Tags: CNS News | housing | crisis | economy

CNS News: US May Be on Verge of Another Housing Crisis

CNS News: US May Be on Verge of Another Housing Crisis
(AP)

By    |   Tuesday, 10 November 2015 06:32 AM

Fannie Mae and Freddie Mac, the two government-backed housing corporations bailed out seven years ago by federal taxpayers, reportedly may be headed for trouble again.

“Despite post-financial crisis pressure to reform, neither Fannie nor Freddie has done much to mitigate the risk to the American taxpayer inherent in government backing for these institutions,” CNS News reported, citing The Heritage Foundation.

“In fact, it appears that their equity (capital) cushion is dwindling even as portfolio obligations guaranteed by the federal taxpayer have increased in size totaling nearly $5 trillion,” CNS reported.

“Fannie and Freddie continue to advance the same types of “affordable housing” programs that fueled the last housing crisis. They’ve also added a new Housing Trust Fund aimed at so-called “underserved” geographic regions,” CNS reported.

“The vital lesson that policy leaders need to learn is that these government-backed corporations are not making failures in the U.S. housing and housing finance system any less likely,” CNS reported.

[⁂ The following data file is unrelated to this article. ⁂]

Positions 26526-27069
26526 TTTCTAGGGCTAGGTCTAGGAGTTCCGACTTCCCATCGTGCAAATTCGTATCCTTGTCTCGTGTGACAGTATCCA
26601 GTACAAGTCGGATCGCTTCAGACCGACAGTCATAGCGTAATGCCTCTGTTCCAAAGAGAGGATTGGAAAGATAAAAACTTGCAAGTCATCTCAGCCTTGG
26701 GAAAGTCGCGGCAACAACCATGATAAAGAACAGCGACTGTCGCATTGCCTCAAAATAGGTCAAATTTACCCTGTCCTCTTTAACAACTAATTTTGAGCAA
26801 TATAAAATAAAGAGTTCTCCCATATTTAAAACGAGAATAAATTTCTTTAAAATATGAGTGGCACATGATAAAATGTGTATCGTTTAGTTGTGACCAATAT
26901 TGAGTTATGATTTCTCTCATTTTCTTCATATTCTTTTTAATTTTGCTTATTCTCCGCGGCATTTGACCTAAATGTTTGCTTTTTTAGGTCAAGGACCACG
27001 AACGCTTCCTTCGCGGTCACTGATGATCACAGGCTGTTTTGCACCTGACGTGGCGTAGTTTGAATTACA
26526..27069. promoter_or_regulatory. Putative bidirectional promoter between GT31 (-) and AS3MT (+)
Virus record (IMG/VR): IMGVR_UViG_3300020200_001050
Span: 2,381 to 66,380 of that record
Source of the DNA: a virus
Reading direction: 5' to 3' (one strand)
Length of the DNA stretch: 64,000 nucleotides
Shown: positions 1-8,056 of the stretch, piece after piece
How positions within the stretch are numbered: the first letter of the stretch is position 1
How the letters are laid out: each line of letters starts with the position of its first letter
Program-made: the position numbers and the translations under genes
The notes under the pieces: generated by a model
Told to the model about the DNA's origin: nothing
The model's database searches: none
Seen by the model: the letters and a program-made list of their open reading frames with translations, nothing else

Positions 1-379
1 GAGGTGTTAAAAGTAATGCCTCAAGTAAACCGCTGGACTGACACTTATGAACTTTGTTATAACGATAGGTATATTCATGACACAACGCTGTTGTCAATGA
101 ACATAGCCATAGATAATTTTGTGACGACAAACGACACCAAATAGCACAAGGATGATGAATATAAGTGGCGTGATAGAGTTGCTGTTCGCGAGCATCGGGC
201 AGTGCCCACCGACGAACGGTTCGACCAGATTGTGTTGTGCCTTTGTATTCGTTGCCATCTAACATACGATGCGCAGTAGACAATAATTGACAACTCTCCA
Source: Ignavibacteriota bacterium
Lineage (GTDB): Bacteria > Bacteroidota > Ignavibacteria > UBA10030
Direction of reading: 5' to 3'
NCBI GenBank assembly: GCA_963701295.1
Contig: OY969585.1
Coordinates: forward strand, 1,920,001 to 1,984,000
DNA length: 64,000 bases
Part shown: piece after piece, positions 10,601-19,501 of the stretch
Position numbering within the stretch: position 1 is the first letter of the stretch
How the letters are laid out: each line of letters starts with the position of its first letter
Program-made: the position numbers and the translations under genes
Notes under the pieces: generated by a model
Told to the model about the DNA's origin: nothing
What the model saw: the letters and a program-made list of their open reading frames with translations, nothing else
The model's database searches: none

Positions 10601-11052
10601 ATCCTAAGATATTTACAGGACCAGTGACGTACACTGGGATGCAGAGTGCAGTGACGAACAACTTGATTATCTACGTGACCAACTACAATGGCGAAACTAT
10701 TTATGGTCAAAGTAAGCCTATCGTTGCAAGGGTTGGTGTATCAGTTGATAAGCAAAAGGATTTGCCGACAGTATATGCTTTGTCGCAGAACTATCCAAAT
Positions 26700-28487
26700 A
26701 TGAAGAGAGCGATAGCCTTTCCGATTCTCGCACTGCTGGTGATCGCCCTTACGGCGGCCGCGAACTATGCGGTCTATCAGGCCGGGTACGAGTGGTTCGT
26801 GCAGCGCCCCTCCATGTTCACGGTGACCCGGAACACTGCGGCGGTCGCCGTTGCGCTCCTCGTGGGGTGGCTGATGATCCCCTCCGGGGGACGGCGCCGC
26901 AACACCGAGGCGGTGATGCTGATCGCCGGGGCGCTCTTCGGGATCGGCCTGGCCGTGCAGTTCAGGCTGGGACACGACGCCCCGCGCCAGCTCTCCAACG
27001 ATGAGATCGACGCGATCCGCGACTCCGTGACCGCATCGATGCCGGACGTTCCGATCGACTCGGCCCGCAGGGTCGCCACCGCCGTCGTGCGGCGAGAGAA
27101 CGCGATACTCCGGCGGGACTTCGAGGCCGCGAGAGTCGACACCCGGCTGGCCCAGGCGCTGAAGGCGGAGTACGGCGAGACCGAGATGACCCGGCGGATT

The Heritage Foundation isn’t the only prominent economic voice to sound the alarm about the housing industry.

Nobel laureate economist Robert Shiller of Yale University warns that the global economy continues to seek solid footing, and economic signs don’t look promising.

“We’re in a puzzling economy,” Shiller told Bloomberg TV. “This weak economy, it’s worldwide, and it might be a long-term malaise.”

He warns that home prices could tumble in the next few years despite a 5.1% increase in August.

“Well, I’m not surprised because we’re reporting the August numbers, it’s the end of the summer seasonal,” said Shiller. “If you look at seasonally adjusted [numbers], they’re just about flat, up one tenth of one percent for our 10 and 20 city index.”

“A year ago our Index was going up at a 10% rate, now it’s a five percent rate,” said Shiller.

“This is not the stock market, this is the housing market, and that suggests there might be a lowering, and possibly even declines in home prices in the next year or two.”

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Fannie Mae and Freddie Mac, the two government-backed housing corporations bailed out seven years ago by federal taxpayers, reportedly may be headed for trouble again.
CNS News, housing, crisis, economy
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2015-32-10
Tuesday, 10 November 2015 06:32 AM
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